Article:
Saudi Dairy Turns Precious Water to Milk


Here at Al Safi, they proudly display the certificate that arrived from London: “World’s Largest Dairy Farm.”

But if the folks from the Guinness Book of Records had looked beyond Al Safi’s 23,400 air-conditioned Holsteins, they might have given the entire Saudi agriculture program an honored place in some hall of unlikely fame, in a room set aside for “World’s Biggest Boondoggles.”

Once the Saudi government could describe agriculture as “one of the kingdom’s most spectacular achievements.” But the spectacle has long since gotten the better of the achievement.


Through years of subsidies that U.S. officials have labeled “crazy,” Saudi Arabia’s government:

* Spent at least $13 billion on stunningly overpriced crops.

* Cast a desert oil state in the unnatural role of wheat exporter.

* Had to dump mountains of grain into the sandy emptiness to rot.

The government has finally ratcheted down the subsidies and is ending the exports. Still, subsidized wheat remains lucrative for the farmer, Al Safi’s general manager, Mohammed Shonaify, observed.

“It’s still profitable,” he said. “The main problem is the depletion of water.”

The Saudi agriculture minister agreed.

“We cannot afford to continue to subsidize the growth of wheat,” Abdullah bin Moammar said in an interview in Riyadh, the Saudi capital, 60 miles north of Al Safi. “It’s a burden on the government and on water resources.”

Money can be replenished in Saudi Arabia--from the pockets of oil consumers worldwide--but water usually cannot. And it is because of the looming water shortage that the Saudis have reversed their plunge into big-time agribusiness.

They first took the plunge in the late 1970s. After wielding the “oil weapon” against the West in a 1973 embargo, the Saudis realized that they, in turn, could be targeted by a Western grain embargo. The monarchy decreed it was time to work toward self-sufficiency.

Free land was distributed widely. The government paid half the start-up costs of farms and financed the other half with interest-free loans. Milk cows were flown in at government expense. The latest in expensive irrigation technology--U.S. “pivot” equipment--made the desert bloom.


Over 15 years, Saudi land under cultivation exploded from 375,000 acres to 4 million acres. Distinctive green “pivots” dotted the hinterland, disks of cropland irrigated by water pumped from hundreds of feet underground and sprinkled from mechanical arms sweeping in vast circles from central pivots.

Food imports were halved. Self-sufficiency grew in eggs, poultry, fruit and other foods.

But soon, all the success was smothered in truckloads of wheat.

The government had begun by buying wheat from farmers at $978 a ton, five times the world price. Turning around and selling it on the free market, it absorbed a huge loss, all to encourage planting of a “strategic” commodity.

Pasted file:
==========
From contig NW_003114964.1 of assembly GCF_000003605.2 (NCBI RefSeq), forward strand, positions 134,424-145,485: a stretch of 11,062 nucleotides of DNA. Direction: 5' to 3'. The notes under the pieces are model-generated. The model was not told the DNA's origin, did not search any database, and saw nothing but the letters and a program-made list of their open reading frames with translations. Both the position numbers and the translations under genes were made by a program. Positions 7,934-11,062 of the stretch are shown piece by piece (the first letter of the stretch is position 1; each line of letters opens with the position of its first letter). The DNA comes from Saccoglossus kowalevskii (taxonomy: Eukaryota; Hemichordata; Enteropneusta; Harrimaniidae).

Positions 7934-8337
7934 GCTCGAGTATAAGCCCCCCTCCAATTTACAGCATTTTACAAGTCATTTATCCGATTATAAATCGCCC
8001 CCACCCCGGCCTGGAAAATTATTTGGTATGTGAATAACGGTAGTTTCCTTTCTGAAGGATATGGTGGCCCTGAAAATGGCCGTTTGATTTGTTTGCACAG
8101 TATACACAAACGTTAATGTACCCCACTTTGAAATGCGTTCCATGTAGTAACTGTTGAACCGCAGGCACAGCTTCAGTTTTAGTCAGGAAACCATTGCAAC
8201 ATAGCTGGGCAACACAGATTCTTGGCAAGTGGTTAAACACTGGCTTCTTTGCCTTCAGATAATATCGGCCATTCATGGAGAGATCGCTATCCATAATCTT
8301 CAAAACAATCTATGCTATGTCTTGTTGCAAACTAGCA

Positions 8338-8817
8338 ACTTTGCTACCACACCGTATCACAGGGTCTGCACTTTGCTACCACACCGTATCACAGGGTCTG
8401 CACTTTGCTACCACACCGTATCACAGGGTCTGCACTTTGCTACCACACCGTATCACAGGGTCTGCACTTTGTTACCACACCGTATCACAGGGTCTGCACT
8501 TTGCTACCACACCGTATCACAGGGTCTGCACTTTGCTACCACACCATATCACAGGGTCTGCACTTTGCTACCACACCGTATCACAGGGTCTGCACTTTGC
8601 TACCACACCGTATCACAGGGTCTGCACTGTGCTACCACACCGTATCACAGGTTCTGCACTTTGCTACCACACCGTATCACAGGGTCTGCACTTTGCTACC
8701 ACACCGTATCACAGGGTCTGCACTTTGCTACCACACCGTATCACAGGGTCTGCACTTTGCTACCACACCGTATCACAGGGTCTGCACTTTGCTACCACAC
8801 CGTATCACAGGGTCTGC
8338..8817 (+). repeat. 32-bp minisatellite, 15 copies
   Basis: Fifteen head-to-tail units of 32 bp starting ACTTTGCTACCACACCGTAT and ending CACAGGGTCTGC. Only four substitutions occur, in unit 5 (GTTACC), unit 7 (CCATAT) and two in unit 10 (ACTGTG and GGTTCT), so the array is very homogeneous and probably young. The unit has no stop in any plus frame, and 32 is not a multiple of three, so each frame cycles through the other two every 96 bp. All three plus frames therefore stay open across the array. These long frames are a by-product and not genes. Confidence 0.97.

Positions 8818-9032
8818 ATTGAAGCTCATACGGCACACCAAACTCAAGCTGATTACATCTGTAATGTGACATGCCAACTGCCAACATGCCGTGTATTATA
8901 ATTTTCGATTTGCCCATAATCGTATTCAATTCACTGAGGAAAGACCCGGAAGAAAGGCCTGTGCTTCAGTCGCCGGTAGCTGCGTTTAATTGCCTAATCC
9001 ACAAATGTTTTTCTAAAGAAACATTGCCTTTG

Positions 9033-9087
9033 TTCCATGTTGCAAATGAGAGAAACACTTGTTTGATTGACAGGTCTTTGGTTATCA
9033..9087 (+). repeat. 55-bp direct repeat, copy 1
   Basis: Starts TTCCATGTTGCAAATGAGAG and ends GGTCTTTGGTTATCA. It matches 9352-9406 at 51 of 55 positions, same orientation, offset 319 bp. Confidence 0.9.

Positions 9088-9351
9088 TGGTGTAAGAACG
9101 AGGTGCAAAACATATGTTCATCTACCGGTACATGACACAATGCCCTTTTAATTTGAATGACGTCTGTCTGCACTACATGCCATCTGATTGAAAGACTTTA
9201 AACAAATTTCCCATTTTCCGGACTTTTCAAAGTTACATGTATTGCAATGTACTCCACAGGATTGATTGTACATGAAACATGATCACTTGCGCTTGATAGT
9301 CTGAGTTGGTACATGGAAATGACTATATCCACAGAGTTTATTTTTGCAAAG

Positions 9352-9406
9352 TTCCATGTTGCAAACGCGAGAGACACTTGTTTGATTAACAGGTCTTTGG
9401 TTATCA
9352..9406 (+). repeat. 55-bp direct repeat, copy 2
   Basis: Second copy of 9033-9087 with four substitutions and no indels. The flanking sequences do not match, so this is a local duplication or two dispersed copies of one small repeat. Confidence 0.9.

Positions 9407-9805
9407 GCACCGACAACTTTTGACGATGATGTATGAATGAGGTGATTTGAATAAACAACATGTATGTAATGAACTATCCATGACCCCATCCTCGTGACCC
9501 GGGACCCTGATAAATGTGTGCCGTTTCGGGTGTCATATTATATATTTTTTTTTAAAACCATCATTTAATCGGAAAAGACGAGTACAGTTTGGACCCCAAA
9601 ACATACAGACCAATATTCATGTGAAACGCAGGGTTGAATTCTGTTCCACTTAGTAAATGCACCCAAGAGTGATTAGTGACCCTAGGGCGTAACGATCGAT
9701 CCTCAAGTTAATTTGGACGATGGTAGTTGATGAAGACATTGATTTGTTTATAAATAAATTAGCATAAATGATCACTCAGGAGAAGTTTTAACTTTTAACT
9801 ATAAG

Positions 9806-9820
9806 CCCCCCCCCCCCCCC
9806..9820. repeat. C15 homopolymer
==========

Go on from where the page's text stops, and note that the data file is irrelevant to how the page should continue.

The big money attracted big operators, including Saudi princes, whose connections got them the best land and equipment. The annual wheat harvest grew from a few thousand tons in the mid-1970s to 4.5 million tons in 1993.

Saudi Arabia was suddenly the world’s sixth-largest wheat exporter. An overwhelmed government, unable to store it all pending sale, turned away grain after paying for it.

“People would see these huge mounds of wheat in the desert, rotting,” a Western diplomat recalled.

Water reserves, meanwhile, were dropping. The Worldwatch Institute estimates Saudi Arabia depleted 7% of its non-rechargeable aquifers simply in growing wheat for export.


Finally, in 1993, the government acted, limiting its purchases to what was needed domestically--now 1.3 million tons a year. And two years ago, it slashed its support price to $400 a ton--still twice the world level.

Now, even the cherished policy of self-sufficiency is open to question.

The agriculture minister said the government has not decided whether to adjust the wheat quota upward with growth in the population, which is now about 17 million.

“That’s still under review, whether to allow it to rise or to import from international markets,” Moammar said.

Perhaps half the old wheat land is now fallow or planted in fruits, vegetables or forage crops for livestock, especially dairy cows.

“There’s still a great potential out there in the dairy business,” said Shonaify, whose Al Safi Farm, owned by Prince Abdullah Faisal, supplies 30% of the Saudi market for fresh dairy products.

Al Safi’s Holsteins are descended from American animals imported in the early 1980s. Under sheds fitted with U.S.-made misting fans, they’re kept in 79-degree surroundings even during 115-degree summers. Nearly 5 million gallons of water--for the misters, for irrigating forage crops, for other farm needs--is pumped up every day from wells as deep as one mile.


“We think our cows have developed into the best possible for this environment,” Shonaify said.

The U.S.-educated engineer plans to make the biggest even bigger: “We’re shooting for 25,000 cows. We’ve got the infrastructure to handle 30,000.”

That kind of talk gives Moammar, back in Riyadh, a sense of deja vu in the desert.

His Agriculture Ministry has already put 500 new livestock “green feeding” projects on hold because they are big water consumers.

“If we do the green feeding on a large scale, we might end up facing the same situation as when we encouraged all farmers to produce wheat,” he said. “It could get out of control.”